Christmas dinner can feel like a minefield if you suffer from bloating—here's how to avoid that uncomfortable after-dinner feeling. 

Never liked Brussels sprouts? We’ve found another good reason for leaving them on the side of your plate this Christmas—they make you feel bloated. And they’re only one of many culprits, which include broccoli, cauliflower, lentils and kidney beans. Even apples, pears, milk, onions and wheat are in the frame.

Obviously you can’t cut everything out of your diet, so how to ditch the distended stomach and embarrassing wind that comes with all that excess gas? 



  • Stay regular. Eat soluble fibre, such as porridge, at breakfast.
  • Eat slowly. Sit down to enjoy meals and chew food thoroughly to avoid swallowing air.
  • Exercise. Thirty minutes of moderate activity every day will help food move through your digestive tract.
  • Manage stress. Yes, stress and worry can affect our digestive system, and there’s usually plenty of that going around during the busy festive season.
  • Watch what you drink. Both alcohol and caffeine can relax the muscle between the oesophagus and the stomach, which can let in air. Booze also causes spasms in the small intestine that can lead to bloating. Carbonated drinks are in the sin bin too—they can make you swallow air.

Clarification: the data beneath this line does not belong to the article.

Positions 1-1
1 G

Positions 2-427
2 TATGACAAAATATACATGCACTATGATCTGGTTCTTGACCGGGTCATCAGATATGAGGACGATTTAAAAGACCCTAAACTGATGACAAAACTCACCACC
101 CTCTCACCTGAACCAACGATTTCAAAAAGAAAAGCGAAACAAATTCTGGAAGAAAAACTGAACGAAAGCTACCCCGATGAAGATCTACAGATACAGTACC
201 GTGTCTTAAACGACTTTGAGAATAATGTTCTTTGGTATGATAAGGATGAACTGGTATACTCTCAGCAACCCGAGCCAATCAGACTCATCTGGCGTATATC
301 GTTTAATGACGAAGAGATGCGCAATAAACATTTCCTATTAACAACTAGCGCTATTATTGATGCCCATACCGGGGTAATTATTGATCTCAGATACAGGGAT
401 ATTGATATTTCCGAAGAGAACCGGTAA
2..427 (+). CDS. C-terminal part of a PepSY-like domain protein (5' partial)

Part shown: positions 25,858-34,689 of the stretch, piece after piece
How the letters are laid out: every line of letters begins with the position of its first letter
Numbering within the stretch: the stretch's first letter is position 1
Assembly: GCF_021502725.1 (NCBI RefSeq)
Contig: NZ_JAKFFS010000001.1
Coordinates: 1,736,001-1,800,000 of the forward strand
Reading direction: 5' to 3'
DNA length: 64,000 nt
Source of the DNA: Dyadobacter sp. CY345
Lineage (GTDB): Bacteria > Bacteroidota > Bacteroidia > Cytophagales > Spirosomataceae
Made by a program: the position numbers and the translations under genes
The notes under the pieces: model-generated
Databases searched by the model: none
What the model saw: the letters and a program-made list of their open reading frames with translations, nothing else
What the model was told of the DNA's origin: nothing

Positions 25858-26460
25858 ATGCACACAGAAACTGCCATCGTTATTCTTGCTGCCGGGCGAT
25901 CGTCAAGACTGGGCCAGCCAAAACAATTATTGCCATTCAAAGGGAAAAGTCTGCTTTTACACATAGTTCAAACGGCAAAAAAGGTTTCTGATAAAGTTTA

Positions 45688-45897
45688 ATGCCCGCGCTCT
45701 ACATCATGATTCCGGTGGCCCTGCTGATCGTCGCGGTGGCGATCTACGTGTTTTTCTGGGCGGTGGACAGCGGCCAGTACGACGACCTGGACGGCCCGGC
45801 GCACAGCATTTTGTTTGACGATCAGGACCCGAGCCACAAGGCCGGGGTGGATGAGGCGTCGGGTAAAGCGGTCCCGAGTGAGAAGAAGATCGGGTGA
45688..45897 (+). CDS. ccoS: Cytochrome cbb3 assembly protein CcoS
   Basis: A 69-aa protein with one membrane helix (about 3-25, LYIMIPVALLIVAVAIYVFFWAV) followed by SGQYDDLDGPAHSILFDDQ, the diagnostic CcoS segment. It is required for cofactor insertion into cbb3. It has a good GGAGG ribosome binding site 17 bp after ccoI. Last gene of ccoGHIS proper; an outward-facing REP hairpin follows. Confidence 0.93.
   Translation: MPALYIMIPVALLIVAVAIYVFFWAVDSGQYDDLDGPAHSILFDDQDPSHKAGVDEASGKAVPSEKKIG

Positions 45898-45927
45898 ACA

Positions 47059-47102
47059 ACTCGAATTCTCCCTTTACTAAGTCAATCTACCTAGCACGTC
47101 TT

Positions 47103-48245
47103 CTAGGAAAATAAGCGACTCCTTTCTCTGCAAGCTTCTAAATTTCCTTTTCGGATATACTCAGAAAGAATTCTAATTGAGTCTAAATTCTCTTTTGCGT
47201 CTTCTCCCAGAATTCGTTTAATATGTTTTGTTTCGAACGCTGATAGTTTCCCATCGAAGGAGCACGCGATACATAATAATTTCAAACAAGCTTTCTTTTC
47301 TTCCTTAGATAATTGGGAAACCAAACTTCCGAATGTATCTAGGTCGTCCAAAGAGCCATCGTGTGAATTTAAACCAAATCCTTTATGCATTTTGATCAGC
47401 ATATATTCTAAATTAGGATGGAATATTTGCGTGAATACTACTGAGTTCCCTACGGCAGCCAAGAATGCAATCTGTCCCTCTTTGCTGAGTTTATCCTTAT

• Chew gum. If you suffer from bloating, be warned that chewing gum will cause you to swallow air that then moves through the entire digestive tract.
  • Eat dairy products containing lactose. Lactose is the naturally occurring sugar found at high levels in milk, butter and ice cream.
    People who are lactose intolerant lack sufficient enzymes to digest this sugar. The result? It ends up in the large intestine where it causes gas and bloating.
    If symptoms clear within 48 hours after eliminating lactose, then that’s likely to be the cause.
  • Eat too many raw veg. Avoid notorious gas-producers such as broccoli and sprouts. Peel off skins whenever possible and steam vegetables.
  • Snack all day. You need to give your body a break so that it can digest food. Ideally, you should leave at least two hours between snacks and meals.

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